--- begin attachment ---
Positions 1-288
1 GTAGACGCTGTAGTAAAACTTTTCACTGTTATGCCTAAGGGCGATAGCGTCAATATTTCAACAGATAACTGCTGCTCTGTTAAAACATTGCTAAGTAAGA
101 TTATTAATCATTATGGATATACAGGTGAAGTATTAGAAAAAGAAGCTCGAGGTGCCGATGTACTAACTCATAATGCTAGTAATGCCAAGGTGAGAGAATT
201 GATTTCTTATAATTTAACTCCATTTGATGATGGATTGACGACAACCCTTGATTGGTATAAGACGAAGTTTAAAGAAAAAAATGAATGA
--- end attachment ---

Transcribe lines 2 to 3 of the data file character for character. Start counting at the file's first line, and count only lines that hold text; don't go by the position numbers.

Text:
1 GTAGACGCTGTAGTAAAACTTTTCACTGTTATGCCTAAGGGCGATAGCGTCAATATTTCAACAGATAACTGCTGCTCTGTTAAAACATTGCTAAGTAAGA
101 TTATTAATCATTATGGATATACAGGTGAAGTATTAGAAAAAGAAGCTCGAGGTGCCGATGTACTAACTCATAATGCTAGTAATGCCAAGGTGAGAGAATT